movies of 1973

Westworld was great. So I drew some fan art of it, based on the original film’s poster with Yul Brynner, replaced by Evan Rachel Wood’s Dolores. Awesome thing actually, she retweeted this artwork on Twitter.

This piece was massive, and it took a lot of time trying to figure out what to include and exclude, and how to do it. The orange and brown colour scheme, a very 1970′s palette, was swapped for the more futuristic/modern cooler blues of the season, with William and Logan replacing James Brolin and Richard Benjamin’s guests from the original. And so many other little things you may spot as you look closer and compare it to the original.

AVAILABLE TO BUY ON SHIRTS AND TOPS HERE :D

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Quadrophenia (1979) is not an adaptation of the ambitious concept-album by The Who. Rather, it’s a stand-alone social-drama/youth movie that allows itself to be freely inspired by its soundtrack. The film played a big part in the mod-revival of the late 1970s, showing all the stylish bits of what it must have meant to be Mod in the mid-1960s, with great eye for detail: slim fit suits and tennis polo’s, Vespa scooters and big parka jackets, loud British bands and amphetamines, rebellion and rioting – it’s all there, in a careful and stylized reconstruction. Director Franc Roddam also leans on elements from 1960s kitchen-sink realism, for a style that also has an eye for the darker sides of the working class youth culture - the alienation, the boredom, the search for a sense of belonging. This makes Quadrophenia a great and sophisticated youth movie about both adolescent anguish and cool.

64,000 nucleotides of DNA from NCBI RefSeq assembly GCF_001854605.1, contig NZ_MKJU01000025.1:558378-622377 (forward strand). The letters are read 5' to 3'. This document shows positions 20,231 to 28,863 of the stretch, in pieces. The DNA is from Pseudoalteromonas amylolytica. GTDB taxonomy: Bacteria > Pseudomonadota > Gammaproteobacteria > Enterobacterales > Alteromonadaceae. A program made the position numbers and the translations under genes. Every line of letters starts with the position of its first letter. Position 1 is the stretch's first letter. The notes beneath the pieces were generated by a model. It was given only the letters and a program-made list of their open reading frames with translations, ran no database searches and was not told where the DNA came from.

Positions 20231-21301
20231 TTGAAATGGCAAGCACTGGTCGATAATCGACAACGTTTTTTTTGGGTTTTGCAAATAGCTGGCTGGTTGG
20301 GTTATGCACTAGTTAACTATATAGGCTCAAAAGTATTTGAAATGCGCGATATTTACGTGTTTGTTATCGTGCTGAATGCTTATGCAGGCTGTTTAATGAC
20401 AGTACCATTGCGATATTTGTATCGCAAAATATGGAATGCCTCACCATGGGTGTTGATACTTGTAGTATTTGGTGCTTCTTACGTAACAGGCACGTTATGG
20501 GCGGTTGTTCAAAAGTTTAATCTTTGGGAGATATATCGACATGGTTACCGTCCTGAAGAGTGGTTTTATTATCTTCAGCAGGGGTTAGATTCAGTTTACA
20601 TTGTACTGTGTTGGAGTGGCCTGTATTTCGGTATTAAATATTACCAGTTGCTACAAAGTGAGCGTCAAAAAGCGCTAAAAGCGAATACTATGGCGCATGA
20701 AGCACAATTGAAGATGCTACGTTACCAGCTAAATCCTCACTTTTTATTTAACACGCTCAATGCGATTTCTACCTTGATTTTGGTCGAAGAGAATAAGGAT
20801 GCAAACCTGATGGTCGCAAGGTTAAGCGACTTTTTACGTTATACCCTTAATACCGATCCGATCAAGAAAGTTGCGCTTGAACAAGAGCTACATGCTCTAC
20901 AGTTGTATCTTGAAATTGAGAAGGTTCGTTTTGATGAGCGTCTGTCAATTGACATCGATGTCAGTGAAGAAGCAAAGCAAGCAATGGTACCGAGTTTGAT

December 20 1973 - The ETA blows up Spain’s fascist prime minister and successor to Franco, Admiral Luis Carrero Blanco in what was called Operación Ogro. 

Operación Ogro (Operation Ogre) was the name given by the Basque liberation group ETA (Euskadi Ta Askatasuna) to its assassination of Admiral Luis Carrero Blanco, the Prime Minister of Spain, on 20 December 1973. 

Over five months an ETA commando unit using the code name Txikia dug a tunnel under the street from their rented basement flat in Madrid – telling the landlord that they were student sculptors to hide their true purpose. The tunnel was packed with 80 kg of explosives that had been stolen from a Government depot.

On 20 December, a three-man ETA commando unit disguised as electricians detonated the explosives by wire as Blanco’s car passed. The blast sent Blanco and his car 20 metres into the air and over a five-storey building. The car crashed to the ground on the opposite side of a Jesuit college, landing on the second-floor balcony. 

The gif is from a Spanish movie about the operation. [video]